• Cognos 8 BI Analysis for Microsoft Excel, which enables multidimensional analysis of Cognos-generated data in Excel spreadsheets.

Discovering data

The HallStar Co. , a Chicago-based maker of materials used extensively in the production of rubber, plastics, adhesives, and coatings, chose the Cognos BI solution because it offered an easy way for users to get meaningful data out of the company's Lawson ERP system.

Prior to adopting the Cognos solution, IT had become the query department, with employees requesting access to numbers, data, and statistics from every facet of the business.

Chuck Redpath, HallStar's director of IT, was attracted to Cognos BI because “the way the data was put together and presented to end users made a lot of sense. The Web front-end also was important because everyone knows how to use a Web browser. Due to this ease of use, we knew we could get users up and running with only about a half-hour of training.”

Today HallStar is among a growing number of manufacturers that consider BI a “killer app” that drives significant business value. The Hillman Group is another.

More than 800 Hillman employees—including 500 who work remotely—access WebFOCUS reports via Web browsers. They also use the same interface to conduct queries, change formats, and drill down and export data that can help achieve company goals such as reducing inventory and increasing sales.

Hillman also combined BI capabilities with GIS (geographic information system) technology to create an application for managing product shipments. On a single screen, the solution displays Hillman's 12 distribution centers, UPS route maps, and data about Hillman's upcoming shipments.

“We've got about a half-dozen applications being developed with a geographic motif,” Honerkamp says. “The overlay with UPS maps unearths exceptions so we can tell, for instance, if we are shipping out of the correct distribution center for a specific shipment. We also have the ability to evaluate product penetration by geographic areas, which allows us to see where we make sales—and where we don't—so we can target any missed opportunities.”

While BI 2.0 is giving users more ways to access data than ever before, some industry experts say this is only the beginning.

“The next step is making all this data available on-demand,” says Steve Williams, senior director of product marketing with BI solution provider Business Objects . “That means not only allowing remote workers to access BI data via mobile devices, but allowing your partners—suppliers and customers—to have that same kind of access.”

Some manufacturers already are moving in that direction. Ogden, Utah-based Petersen Inc. offers custom fabrication and precision machining, as well as warehousing & distribution services. In addition to its in-house manufacturing capacity, the company's Small Precision Machining division employs fabrication partners to keep pace with high levels of product demand.

When Petersen's partners asked for a way of getting quick feedback on how well they were meeting performance expectations, Petersen's IT department responded with a supplier portal linked to the LogiXML business intelligence platform.

James Beames, Petersen's IT systems engineer, already had built nearly 100 Web-based reports for internal users on the platform. For Petersen's suppliers, he simply created a report that generates numbers related to on-time performance and other supplier metrics, and made it available through a separate secure portal. This portal also lets suppliers drill down for in-depth information about factors that are affecting their performance, allowing them to take action for meeting—or beating—Petersen's expectations.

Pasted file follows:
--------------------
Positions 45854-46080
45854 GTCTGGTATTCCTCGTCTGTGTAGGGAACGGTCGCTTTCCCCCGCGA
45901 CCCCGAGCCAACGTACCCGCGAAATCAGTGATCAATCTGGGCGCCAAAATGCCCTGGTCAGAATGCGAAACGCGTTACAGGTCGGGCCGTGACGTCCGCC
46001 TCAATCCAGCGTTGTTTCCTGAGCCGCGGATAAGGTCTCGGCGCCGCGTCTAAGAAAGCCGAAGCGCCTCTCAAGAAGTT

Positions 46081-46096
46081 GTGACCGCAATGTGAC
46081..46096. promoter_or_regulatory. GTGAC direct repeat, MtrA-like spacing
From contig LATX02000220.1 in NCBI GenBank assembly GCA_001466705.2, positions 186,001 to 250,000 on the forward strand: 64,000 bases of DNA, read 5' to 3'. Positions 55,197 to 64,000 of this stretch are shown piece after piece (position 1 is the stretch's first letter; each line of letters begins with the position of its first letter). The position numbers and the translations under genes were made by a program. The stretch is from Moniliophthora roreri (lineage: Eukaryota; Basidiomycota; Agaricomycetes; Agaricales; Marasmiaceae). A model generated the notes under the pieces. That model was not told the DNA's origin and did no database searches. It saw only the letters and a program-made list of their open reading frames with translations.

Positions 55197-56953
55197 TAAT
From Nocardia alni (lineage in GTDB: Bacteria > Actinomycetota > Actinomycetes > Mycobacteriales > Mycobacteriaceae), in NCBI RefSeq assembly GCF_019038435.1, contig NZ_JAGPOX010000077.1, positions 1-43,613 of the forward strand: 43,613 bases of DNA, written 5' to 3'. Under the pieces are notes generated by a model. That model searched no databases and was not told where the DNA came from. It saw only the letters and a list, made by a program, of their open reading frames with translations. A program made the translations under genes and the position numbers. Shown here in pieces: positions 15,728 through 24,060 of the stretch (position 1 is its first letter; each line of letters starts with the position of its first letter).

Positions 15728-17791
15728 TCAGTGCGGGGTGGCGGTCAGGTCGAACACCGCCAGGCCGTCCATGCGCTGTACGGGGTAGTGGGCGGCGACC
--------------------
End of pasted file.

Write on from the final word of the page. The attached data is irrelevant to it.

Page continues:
“Because this is a pure Web-based system, I'm able to constantly add new features without having to change any software on the partner side,” Beames says. “Plus, as LogiXML regularly pushes out new functionality, I can easily incorporate it. We're very happy with the portal, and our partners have enthusiastically embraced it.”

Manufacturers seem to have the same general reaction to the emergence of Business Intelligence 2.0.

The next stage: predictive BI

The idea that business intelligence (BI) tools can have a significant positive impact on the corporate bottom line is now a widely accepted fact. Yet some industry observers say these tools haven't even come close to reaching their full potential because they still are used primarily to assess current or past business performance.

These observers believe BI's full value will surface when it can make companies proactive—rather than reactive—problem solvers. The Hillman Group , a Cincinnati-based supplier of hardware items, and a manufacturer and distributor of key duplication and engraving systems, believes it is on the road to developing such “predictive BI” solutions.

“We've literally changed the way we do business using BI,” says Jim Honerkamp, a Hillman VP and CIO. “Our goal has been to reduce the time from identification of a business issue to reaching a decision point—and in some cases we've reduced the time frame from weeks to minutes. However, we're looking for more.”

Honerkamp says in the past, if the company's margins shrank due to raw material price increases, Hillman would raise its prices—but it would only be able to do so after its bottom line already had taken a hit. Today Hillman is able to see when raw material prices are climbing so it can increase prices accordingly, but that's still reactive, Honerkamp says.

“Following a more predictive BI model, we could raise our prices before our margins are affected,” he says. “Predictive BI is intriguing—and we are investigating it—but it's also a challenge to identify true leading indicators outside our four walls, such as housing starts and material costs, and then link them to lagging indicators like margins. We clearly see the opportunity, and we're exploring it.”

Author Information

Jim Fulcher can be reached